Ren Koloni wants to make academia a more welcoming place for people like them. And at the University of Mary Washington, Koloni found space where they could do just that.
Koloni, who identifies as transgender and nonbinary – neither male nor female – and uses they/them pronouns, is autistic and has multiple disabilities. UMW appealed to the Virginia native because they could move around campus with few accessibility issues. It’s also an inclusive university where they felt that they – and their name and pronouns – would be readily accepted by the campus community.
“UMW has been a genuinely wonderful place to be nonbinary,” said the sociology and women’s and gender studies major, who praised the university’s commitment to the queer community. “I remember being a trans kid desperate to find colleges that would be OK with using my pronouns, let alone those that would nurture me as a person, especially as a trans person, and student.”
At Mary Washington, Koloni has explored meaningful personal topics such as gender, queer, autism and disability studies. Under the guidance of supportive and accommodating professors, they’ve conducted groundbreaking research into the linguistics of the transgender community and the intersections between queerness and autism.
“My thesis, ‘Neuroqueering Gender’ refers to this practice that autistic people have of paving our own gender paths. And those gender paths are undeniably, proudly and beautifully autistic,” said Koloni, who explained that the autistic community has often been silenced by allistic (nonautistic) people. Koloni’s findings show that people with autism frequently identify as nonbinary. “I want my research to help autistic voices be heard – even if they are nonverbal.”
Among those who have had an impact is Associate Professor of Sociology Tracy Citeroni, who helped fuel Koloni’s interest in medical sociology.
“Ren is one of the most organized, disciplined and intellectually strong students I’ve worked with at Mary Washington,” said Citeroni, Koloni’s advisor and thesis sponsor. “They are incredibly adept at independent scholarship and will certainly make UMW proud through their graduate work and beyond.”
Koloni has also found tremendous encouragement across disciplines. In sociology and women’s and gender studies, LaWanda Simpkins nurtured their passion for gender and disability justice and inspired them to want to teach at the university level. In a linguistics course taught by Janie Lee, Koloni worked on trailblazing research into discourse and medical transition in the transgender community. Chris Foss shaped their entrance into disability literature and offered advice about graduate programs in the field. And Honors Program directors Kelli Slunt and Mara Scanlon have supported them through the program, which Koloni has been a part of since day one.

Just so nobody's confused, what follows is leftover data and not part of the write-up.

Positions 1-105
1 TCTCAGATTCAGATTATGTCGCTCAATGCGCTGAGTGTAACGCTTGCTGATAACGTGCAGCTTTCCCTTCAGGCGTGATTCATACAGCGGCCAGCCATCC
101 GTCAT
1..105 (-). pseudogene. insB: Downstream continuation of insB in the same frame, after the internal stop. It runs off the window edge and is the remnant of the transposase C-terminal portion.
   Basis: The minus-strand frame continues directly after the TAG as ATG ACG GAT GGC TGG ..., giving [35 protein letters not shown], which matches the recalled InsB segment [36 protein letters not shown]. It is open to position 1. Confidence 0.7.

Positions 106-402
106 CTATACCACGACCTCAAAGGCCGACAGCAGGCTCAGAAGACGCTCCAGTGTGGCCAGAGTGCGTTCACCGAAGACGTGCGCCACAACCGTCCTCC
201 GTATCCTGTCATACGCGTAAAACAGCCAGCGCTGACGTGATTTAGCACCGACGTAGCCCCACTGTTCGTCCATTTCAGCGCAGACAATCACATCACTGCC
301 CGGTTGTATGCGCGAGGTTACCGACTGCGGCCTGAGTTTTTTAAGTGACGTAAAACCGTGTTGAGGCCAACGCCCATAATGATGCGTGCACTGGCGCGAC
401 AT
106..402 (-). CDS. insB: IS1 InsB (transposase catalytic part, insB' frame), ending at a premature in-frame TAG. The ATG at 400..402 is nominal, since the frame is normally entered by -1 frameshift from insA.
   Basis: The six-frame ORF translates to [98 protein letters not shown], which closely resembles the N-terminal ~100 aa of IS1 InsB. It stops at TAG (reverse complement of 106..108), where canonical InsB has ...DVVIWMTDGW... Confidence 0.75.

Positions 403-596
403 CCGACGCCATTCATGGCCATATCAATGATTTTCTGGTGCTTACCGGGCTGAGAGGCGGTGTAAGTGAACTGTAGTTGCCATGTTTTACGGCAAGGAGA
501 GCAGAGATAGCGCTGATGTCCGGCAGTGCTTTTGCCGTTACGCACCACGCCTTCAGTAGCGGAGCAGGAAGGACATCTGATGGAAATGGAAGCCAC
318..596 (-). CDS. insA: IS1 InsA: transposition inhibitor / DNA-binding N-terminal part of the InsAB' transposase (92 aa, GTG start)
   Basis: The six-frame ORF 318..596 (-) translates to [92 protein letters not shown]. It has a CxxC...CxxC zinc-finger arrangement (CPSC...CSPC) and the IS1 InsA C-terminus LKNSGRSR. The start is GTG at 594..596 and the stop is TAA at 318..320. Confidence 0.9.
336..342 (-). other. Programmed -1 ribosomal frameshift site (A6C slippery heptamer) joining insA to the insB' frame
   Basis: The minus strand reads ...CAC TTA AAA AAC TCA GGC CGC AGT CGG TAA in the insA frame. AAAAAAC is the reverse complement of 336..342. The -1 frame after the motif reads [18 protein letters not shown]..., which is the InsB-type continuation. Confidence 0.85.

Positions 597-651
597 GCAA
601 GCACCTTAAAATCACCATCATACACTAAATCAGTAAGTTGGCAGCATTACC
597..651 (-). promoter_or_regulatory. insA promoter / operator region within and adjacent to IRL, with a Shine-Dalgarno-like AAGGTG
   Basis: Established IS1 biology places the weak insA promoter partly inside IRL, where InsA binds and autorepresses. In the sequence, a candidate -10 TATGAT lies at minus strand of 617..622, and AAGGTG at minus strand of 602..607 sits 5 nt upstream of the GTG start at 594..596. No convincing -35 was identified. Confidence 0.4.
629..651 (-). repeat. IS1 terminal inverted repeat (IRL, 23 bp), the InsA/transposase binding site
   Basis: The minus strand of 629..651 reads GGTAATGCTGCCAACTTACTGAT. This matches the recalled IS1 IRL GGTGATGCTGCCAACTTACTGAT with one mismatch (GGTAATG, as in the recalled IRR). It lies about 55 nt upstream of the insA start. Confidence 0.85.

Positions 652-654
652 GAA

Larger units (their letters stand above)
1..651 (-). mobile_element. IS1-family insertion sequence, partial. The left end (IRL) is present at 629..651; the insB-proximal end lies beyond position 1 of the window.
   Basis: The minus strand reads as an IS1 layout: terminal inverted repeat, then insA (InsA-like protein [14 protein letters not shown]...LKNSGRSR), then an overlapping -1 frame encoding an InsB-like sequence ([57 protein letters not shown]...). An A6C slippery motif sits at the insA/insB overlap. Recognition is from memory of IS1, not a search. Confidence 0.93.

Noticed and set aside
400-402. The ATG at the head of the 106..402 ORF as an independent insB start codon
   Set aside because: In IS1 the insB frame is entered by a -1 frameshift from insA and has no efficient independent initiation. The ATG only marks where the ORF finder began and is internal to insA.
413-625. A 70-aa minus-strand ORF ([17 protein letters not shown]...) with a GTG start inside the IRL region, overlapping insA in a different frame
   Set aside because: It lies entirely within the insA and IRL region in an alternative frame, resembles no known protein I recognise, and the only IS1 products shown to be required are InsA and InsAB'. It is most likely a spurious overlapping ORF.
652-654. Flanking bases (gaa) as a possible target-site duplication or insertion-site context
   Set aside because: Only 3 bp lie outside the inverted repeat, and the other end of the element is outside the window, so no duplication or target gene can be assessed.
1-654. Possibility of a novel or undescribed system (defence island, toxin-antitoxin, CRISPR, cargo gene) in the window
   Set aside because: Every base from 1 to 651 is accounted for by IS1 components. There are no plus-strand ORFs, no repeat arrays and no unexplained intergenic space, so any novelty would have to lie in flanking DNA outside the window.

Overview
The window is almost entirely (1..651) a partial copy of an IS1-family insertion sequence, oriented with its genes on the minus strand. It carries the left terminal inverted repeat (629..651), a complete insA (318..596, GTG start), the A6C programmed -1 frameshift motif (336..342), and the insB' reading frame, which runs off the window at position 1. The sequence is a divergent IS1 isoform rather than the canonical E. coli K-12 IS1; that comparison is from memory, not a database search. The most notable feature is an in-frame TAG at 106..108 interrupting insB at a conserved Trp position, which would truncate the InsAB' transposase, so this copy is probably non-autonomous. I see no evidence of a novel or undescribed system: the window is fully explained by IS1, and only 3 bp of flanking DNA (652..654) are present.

“At UMW, there’s been so many times that professors have told me I should pursue publication of my research,” Koloni said. “They’ve treated me as an equal and expressed pride, admiration and true interest in the work I’m doing.”
But it hasn’t all been easy. Koloni’s disabilities – they were born with a genetic condition that causes joints to dislocate, and they have fibromyalgia – cause chronic pain and sometimes even leave them bedridden. Koloni praised UMW’s Office of Disability Resources, which helped them negotiate a lighter course schedule and coordinate with professors when they are unable to attend class.
While being a part of campus organizations is often too physically and mentally taxing, Koloni relaxes by making art and music, assembling carefully curated playlists and volunteering on a blog for transgender youth. They also enjoy playing World of Warcraft, which inspired them to do a linguistics study on gendered race relations in the game.
While Koloni has encountered discrimination in Fredericksburg, they were thrilled to find a vibrant LGBTQ+ community at UMW.
“I get a lot of inspiration from talking about trans philosophy with my friends,” said Koloni, explaining that transgender people create new selves through the process of transition. “We make our bodies and ourselves wholly our own. That’s why I’ve done this research at Mary Washington.”
Koloni also struggles with mental health issues such as complex PTSD. They’ve pushed for use of trigger warnings at UMW, alerts that distressing topics are about to be discussed, which can prevent them and peers like them from being retraumatized. While some professors have adapted more quickly than others, the response has been positive overall. “Making trigger warnings a staple of academia – and integrating other access needs – is one of the main goals of my career.”
And their career plans are exciting, indeed. Koloni received a merit scholarship from George Washington University’s English graduate program, renowned for disability and queer studies. They’re eager to learn from scholars who can help them cultivate their interdisciplinary interests and achieve their goals of encouraging others in the queer, autistic and disabled communities to find their voices. Just like the Mary Washington professors who have cheered them along these last four years.
“The brazen support and trust I’ve gotten at UMW has meant so much to me. It’s helped me realize that no matter where I go in academia, someone will be behind me, even if they haven’t ever seen someone do things the way I do them.”